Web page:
Taxonomy: Cladosporium fulvum is an asexual fungus for which no sexual stage is currently known. Molecular data, however, support C. fulvum as a member of the Mycosphaerellaceae, clustering with other taxa having Mycosphaerella teleomorphs. C. fulvum has recently been placed in the anamorph genus Passalora as P. fulva. Its taxonomic disposition is supported by its DNA phylogeny, as well as the distinct scars on its conidial hila, which are typical of Passalora, and unlike Cladosporium s.s., which has teleomorphs that reside in Davidiella, and not Mycosphaerella.
Host range and disease symptoms: The presently known sole host of C. fulvum is tomato (members of the genusLycopersicon). C. fulvum is mainly a foliar pathogen. Disease symptoms are most obvious on the abaxial side of the leaf and include patches of white mould that turn brown upon sporulation. Due to stomatal clogging, curling of leaves and wilting can occur, leading to defoliation.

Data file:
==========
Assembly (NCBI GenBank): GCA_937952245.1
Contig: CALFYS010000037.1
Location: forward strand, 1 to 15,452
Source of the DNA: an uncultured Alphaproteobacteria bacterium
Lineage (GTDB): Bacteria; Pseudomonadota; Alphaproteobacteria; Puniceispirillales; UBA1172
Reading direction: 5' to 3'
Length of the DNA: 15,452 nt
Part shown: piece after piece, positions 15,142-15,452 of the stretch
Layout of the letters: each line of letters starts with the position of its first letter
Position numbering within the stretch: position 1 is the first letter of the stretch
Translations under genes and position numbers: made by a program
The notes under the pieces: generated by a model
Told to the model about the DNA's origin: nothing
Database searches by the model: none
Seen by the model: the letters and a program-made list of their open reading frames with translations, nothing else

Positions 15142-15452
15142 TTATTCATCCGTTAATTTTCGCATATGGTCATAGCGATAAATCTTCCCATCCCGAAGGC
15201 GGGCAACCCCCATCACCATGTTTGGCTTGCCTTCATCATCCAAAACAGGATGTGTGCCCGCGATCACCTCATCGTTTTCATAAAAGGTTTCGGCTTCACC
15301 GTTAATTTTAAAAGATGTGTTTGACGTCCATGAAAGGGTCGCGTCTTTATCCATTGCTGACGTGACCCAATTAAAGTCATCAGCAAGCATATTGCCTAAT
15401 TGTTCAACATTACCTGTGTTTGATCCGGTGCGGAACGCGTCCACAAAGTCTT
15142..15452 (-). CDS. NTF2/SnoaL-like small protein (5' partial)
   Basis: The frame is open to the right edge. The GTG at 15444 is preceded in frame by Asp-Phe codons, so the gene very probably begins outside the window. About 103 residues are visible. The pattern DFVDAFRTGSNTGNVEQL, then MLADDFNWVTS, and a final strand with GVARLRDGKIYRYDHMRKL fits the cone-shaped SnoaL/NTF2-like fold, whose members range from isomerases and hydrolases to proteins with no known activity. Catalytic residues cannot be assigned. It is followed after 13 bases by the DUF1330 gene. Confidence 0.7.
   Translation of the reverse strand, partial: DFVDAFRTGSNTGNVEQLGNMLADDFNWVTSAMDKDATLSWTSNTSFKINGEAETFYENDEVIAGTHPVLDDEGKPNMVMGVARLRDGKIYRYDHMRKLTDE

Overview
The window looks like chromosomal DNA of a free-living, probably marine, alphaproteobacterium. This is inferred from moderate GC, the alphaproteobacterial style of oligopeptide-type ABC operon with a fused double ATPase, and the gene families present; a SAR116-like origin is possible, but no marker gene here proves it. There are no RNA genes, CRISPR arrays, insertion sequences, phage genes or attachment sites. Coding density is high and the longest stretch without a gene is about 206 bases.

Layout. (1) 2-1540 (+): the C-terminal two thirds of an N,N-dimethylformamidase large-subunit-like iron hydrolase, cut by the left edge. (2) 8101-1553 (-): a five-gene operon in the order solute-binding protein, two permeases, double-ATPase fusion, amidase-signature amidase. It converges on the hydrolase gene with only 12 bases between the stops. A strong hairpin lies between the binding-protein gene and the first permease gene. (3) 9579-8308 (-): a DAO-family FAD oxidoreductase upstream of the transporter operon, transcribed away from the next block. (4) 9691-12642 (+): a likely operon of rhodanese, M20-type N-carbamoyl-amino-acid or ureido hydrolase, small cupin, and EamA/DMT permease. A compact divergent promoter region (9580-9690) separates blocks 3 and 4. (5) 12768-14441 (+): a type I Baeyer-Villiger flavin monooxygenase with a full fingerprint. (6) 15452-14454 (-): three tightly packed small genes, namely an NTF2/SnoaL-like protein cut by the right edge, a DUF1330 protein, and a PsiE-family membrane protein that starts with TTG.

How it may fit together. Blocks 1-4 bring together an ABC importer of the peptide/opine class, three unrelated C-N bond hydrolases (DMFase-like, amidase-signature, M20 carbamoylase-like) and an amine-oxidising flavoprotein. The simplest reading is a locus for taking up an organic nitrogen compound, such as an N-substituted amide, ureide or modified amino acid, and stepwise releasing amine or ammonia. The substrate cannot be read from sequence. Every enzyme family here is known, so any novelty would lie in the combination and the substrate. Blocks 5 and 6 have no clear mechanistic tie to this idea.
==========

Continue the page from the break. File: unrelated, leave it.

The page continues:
C. fulvum as a model pathogen: The interaction between C. fulvum and tomato is governed by a gene-for-gene relationship. A total of eight Avr and Ecp genes, and for four of these also the corresponding plant Cf genes, have been cloned. Obtaining conclusive evidence for gene-for-gene relationships is complicated by the poor availability of genetic tools for most Mycosphaerellaceae–plant interactions. Newly developed tools, including Agrobacterium-mediated transformation and RNAi, added to the genome sequence of its host tomato, which will be available within a few years, render C. fulvum attractive as a model species for plant pathogenic Mycosphaerellaceae.